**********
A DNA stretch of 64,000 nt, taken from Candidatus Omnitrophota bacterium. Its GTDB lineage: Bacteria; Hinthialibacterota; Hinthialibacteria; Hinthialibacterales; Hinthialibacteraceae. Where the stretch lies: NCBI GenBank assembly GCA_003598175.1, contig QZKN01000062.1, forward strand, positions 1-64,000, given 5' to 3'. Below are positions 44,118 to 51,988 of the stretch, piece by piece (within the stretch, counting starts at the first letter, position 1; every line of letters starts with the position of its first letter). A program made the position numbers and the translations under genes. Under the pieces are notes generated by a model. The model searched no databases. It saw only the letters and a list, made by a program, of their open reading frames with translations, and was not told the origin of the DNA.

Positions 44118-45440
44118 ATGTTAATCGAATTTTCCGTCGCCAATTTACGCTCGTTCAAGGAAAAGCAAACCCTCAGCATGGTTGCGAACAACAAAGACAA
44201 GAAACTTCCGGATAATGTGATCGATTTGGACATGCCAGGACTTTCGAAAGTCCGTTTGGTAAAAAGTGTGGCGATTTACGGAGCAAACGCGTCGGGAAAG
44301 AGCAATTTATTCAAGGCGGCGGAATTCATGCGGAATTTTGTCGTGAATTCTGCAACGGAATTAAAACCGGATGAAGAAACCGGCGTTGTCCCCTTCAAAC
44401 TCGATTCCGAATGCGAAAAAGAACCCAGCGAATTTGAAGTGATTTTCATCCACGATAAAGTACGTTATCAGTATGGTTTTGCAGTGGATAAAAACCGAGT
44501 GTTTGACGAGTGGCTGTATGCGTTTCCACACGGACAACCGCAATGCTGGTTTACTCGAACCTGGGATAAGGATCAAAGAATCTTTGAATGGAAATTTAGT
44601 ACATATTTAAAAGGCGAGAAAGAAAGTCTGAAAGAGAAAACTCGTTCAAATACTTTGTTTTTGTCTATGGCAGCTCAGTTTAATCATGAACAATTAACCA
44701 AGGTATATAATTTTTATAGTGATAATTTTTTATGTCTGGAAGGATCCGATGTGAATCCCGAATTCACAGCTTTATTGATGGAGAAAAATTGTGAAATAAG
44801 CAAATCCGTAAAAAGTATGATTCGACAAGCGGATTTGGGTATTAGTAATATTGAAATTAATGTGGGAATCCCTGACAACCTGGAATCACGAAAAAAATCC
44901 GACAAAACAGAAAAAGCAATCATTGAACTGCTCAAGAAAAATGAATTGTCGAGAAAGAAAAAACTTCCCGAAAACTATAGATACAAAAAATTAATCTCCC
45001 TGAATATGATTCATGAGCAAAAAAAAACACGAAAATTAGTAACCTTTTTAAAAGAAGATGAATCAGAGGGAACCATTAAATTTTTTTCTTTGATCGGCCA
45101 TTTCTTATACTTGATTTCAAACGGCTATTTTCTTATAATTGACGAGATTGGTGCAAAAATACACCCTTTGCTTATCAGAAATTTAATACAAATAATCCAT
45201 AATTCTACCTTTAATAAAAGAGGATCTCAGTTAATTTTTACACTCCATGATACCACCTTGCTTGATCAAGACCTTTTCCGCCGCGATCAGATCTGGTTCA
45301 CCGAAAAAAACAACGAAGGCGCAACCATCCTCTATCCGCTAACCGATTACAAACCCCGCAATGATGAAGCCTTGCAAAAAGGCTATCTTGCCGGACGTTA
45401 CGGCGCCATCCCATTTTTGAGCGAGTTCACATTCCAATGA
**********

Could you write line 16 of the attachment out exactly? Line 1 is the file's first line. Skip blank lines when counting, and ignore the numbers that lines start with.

45401 CGGCGCCATCCCATTTTTGAGCGAGTTCACATTCCAATGA